The models indicate that temperature increases of 2 degrees by 2030 “are likely” with an additional increase of 3 to 8 degrees possible by the end of the century. Also, the report says, there is a “high likelihood” that the average annual precipitation will increase, possibly in the range of 3–10 inches a year.

For comparison, the average temperature in the Mid-Atlantic region over the last century, has been about 52 degrees, and rainfall has averaged about 41 inches. During that period, the temperature increased about 1 degree, and precipitation increased about 10 percent.

While there would be an overall warming trend, it would not necessarily be constant, the report notes. Regional weather patterns, and major weather-influencing events such as El Niño and La Niña tend to overpower long-term trends. Some years would still be colder than normal, but the trend would be toward slightly warmer conditions.

Not only would the air gradually warm, but the seasonal patterns for precipitation could change. Both models suggest an increase in winter storms, and the Hadley model predicts wetter springs as well. Both suggest drier summers. Also, scientists suggest storms may become more intense: Increased heat would also increase evaporation. That adds up to more water in the atmosphere which, in turn, leads to more thunderstorms. So, it’s possible that the increased rain would be in sudden bursts rather than soaking drizzles.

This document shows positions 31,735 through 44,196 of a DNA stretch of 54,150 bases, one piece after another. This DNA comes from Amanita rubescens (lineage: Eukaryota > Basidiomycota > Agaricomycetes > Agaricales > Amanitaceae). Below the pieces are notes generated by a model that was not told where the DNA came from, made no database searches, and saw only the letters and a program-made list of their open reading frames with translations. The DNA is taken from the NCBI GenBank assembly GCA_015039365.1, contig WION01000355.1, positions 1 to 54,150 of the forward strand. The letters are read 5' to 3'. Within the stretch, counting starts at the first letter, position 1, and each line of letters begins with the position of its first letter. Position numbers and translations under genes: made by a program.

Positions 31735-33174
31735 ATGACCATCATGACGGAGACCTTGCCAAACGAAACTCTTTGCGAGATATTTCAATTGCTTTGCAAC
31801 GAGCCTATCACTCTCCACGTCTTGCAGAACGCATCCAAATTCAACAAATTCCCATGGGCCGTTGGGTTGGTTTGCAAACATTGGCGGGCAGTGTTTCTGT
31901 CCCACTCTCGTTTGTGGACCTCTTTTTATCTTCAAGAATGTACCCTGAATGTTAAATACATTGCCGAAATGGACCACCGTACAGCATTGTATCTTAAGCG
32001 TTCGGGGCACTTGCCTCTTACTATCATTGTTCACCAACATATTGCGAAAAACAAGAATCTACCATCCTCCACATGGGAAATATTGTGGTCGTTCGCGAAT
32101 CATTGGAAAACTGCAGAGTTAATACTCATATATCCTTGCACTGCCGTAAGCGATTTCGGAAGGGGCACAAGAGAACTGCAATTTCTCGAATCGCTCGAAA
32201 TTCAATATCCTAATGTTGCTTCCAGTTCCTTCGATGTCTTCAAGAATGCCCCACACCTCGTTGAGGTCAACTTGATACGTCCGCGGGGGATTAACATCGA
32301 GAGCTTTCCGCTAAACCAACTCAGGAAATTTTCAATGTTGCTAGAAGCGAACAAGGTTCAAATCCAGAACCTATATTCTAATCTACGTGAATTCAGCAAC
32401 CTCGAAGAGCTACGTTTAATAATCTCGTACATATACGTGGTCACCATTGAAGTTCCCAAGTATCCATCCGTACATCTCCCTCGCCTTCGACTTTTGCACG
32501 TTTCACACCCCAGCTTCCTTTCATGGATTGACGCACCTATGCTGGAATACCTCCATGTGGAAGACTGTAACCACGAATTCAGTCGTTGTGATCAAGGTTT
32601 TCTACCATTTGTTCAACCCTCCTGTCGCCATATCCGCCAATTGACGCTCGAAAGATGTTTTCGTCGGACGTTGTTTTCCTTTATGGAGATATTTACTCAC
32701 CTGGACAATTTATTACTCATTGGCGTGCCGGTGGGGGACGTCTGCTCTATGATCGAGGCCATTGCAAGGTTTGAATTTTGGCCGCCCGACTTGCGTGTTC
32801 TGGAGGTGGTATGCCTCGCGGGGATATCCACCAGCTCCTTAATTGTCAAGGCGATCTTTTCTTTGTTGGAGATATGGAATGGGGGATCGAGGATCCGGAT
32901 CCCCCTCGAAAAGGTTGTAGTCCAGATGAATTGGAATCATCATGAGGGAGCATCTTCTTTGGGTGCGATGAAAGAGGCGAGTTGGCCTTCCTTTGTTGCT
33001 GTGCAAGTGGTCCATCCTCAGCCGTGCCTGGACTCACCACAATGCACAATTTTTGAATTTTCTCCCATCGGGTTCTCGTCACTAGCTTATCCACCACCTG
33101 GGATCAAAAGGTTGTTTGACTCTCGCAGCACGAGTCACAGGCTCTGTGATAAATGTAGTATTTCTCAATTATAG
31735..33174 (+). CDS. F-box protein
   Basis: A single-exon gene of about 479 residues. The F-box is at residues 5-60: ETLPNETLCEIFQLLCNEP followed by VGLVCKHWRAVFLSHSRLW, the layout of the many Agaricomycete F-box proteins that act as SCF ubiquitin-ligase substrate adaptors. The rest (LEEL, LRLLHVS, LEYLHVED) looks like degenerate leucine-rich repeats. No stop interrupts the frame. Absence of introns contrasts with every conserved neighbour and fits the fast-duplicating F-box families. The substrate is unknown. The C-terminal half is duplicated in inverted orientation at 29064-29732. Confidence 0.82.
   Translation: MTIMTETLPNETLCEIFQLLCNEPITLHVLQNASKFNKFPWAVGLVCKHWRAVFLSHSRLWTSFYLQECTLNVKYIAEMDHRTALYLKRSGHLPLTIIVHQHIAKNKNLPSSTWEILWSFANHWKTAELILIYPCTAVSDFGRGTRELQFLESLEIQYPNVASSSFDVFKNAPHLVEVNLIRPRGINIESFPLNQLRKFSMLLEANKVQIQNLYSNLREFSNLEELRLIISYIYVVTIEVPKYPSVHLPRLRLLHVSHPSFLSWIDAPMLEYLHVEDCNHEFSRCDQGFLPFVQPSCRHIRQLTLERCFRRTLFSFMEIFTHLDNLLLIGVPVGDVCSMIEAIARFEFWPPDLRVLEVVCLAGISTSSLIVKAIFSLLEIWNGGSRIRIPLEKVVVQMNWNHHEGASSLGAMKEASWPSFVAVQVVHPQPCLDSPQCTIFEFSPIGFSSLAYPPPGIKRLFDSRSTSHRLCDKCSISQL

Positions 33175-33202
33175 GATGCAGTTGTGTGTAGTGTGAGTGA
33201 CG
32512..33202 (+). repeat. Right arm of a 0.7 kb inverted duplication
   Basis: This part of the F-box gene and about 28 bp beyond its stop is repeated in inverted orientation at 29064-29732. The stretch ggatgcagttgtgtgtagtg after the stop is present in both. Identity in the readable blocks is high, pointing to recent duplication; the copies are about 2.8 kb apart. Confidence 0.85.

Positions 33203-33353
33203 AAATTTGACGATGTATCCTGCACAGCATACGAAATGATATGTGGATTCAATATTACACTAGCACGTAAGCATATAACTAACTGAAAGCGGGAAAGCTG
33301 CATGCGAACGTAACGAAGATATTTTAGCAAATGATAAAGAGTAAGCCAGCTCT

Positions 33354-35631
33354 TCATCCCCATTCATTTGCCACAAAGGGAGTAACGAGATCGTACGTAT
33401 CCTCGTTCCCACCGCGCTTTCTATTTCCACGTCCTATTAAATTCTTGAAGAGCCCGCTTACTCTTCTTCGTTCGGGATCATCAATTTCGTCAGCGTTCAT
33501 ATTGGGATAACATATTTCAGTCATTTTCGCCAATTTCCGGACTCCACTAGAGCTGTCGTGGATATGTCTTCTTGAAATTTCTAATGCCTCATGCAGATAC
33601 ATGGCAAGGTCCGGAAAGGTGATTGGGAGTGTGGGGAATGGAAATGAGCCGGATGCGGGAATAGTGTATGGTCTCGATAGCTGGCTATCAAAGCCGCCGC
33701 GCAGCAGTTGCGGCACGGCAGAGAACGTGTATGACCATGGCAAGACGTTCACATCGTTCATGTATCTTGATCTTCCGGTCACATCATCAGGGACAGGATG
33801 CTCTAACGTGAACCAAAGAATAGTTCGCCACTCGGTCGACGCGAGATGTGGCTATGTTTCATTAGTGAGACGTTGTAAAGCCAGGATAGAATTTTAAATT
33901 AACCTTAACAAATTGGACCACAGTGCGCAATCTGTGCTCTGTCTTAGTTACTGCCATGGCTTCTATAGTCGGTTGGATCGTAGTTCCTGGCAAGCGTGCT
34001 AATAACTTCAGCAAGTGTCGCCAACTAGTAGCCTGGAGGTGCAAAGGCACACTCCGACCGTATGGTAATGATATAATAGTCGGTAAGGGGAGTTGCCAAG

One of the most certain outlooks for the future, according to the report, is sea level rise. Water expands as it is heated, and glaciers melt. Sea levels in the Mid-Atlantic could rise 24 inches or more along the coast by the end of the century, inundating many coastal wetlands. Higher water will increase storm surges, causing more damage to coastal infrastructure such as buildings, roads and wastewater treatment facilities. “The cost of protecting valued infrastructure or natural areas could be quite high,” the report cautions. Even if storms do not become more frequent or severe, the raised water level will mean storms causing the equivalent damage of today’s “100-year” storms will occur every 25 or 30 years.